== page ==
Executive Director of the Media Foundation for West Africa (MFWA), Sulemana Braimah says the media are not doing what is expected of them and have failed to live up to their role in society.

According to him, it is the duty of the media to act as a watchdog for the society and hold public officials and other individuals accountable for their actions.

Speaking on JoyNews’ AM Show on Friday, April 19, Mr Braimah said, ”I mean you can point to isolated media organisations but if you are to generalise, we can say that we are not even a quarter of what we should do. But the question to ask is, why?”

He emphasised that the media are part of society and if society is corrupt, the media will inevitably be influenced.

He asserted that Ghana has reached a point where standing up and doing the right thing has become a crime.

“Talk about the recent report by the Fourth Estate, go online and see the kind of arguments people are putting out. So weird, so bizarre. But they must do that in order to survive. They must do that and run to their paymasters and say ‘have you seen that I am defending you’ – so that they can survive because it’s almost like that’s the only way to survive as far as some people are concerned.”

Mr Braimah cited the example of Senegalese President Bassirou Diomaye Diakhar Faye, who spent time in prison for standing up against corruption before eventually becoming president.

According to him, people have forgotten the sacrifice he had to make to be able to get to where he is now.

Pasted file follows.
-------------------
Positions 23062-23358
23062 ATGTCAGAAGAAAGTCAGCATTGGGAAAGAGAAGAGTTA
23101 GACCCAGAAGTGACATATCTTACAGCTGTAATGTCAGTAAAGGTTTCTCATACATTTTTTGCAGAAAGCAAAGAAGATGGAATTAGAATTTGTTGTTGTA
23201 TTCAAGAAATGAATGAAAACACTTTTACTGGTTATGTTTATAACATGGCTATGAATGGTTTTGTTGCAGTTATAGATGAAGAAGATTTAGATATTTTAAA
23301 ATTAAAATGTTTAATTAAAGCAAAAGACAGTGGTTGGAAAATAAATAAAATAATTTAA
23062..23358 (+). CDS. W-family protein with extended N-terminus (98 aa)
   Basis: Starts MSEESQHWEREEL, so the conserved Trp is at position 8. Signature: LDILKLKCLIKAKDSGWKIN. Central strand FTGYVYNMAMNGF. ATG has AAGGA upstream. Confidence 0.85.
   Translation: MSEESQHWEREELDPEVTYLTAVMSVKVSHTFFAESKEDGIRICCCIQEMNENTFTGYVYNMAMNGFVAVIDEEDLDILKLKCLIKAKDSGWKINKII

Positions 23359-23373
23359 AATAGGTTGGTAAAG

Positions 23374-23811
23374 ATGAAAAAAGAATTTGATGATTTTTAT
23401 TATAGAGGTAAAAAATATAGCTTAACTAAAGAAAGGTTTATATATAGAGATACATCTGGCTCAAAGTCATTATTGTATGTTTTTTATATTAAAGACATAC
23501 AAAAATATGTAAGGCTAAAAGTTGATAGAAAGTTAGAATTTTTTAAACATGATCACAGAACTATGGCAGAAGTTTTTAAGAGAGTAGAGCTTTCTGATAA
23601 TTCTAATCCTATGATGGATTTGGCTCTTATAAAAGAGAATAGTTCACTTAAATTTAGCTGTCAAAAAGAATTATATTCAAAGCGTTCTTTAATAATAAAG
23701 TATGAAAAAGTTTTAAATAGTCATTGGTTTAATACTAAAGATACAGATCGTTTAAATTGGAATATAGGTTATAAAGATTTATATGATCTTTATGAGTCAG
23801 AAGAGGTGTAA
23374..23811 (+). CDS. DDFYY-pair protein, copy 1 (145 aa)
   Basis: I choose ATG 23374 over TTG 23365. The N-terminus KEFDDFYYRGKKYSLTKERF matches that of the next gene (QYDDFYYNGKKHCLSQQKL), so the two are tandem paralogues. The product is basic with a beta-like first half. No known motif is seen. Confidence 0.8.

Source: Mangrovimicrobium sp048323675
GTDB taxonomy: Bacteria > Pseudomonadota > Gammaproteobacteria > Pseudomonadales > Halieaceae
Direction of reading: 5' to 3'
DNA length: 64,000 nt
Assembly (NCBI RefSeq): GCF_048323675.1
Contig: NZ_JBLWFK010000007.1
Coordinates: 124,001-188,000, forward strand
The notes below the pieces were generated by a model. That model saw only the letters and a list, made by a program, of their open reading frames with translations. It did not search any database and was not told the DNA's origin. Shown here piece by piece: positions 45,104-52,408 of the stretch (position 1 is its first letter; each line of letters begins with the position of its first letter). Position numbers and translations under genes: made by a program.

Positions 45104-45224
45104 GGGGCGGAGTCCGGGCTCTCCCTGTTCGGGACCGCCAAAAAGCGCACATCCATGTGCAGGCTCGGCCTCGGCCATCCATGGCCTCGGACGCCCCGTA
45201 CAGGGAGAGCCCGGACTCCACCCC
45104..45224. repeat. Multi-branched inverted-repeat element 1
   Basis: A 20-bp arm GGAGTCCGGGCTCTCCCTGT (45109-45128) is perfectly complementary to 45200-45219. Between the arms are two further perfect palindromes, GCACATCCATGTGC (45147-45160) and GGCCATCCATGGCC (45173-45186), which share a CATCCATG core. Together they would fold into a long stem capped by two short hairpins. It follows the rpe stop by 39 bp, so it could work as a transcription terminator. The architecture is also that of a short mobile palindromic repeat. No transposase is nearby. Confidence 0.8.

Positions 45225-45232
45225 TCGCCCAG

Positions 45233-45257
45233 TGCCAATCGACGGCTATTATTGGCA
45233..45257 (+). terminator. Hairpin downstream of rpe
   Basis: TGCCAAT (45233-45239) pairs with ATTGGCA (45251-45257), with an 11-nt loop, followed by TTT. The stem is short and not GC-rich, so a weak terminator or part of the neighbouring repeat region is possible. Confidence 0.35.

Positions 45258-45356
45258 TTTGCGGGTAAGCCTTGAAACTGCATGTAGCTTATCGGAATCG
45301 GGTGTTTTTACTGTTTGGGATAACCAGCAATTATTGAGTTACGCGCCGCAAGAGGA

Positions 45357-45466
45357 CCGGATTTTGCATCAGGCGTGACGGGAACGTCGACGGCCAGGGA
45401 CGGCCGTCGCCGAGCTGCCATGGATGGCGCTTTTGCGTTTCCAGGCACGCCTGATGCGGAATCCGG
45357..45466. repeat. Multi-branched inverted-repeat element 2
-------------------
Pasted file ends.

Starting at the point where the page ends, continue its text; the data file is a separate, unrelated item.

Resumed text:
“People are forgetting the fact that, by standing firm and standing upright in defense of certain principles, in defense of democracy and all of that, he had to go to prison. He was prepared to do that. He knew why he was being taken to prison but he was prepared to do that.

“So it’s not about looking he is now president, this guy has done well. No, it is about the values that he stood up for,” he said.

The Executive Director recalled the early days of Ghanaian democracy where individuals were willing to risk their freedom and even their lives to challenge the authoritarian government of the time.

“They knew that this is right, we must do it. But our conscience, we cannot do that as journalists. But today, it’s anything goes, it’s about I want to also drive a four-by-four. I want to also have this, I want to also have that and right from the top, I believe it’s about the values of our society.

“If we have a leader who says that I am going to reset this country by making sure that I am doing the right thing, and by so doing I’m sure other people will do the same, we would have a massive transformation,” he said.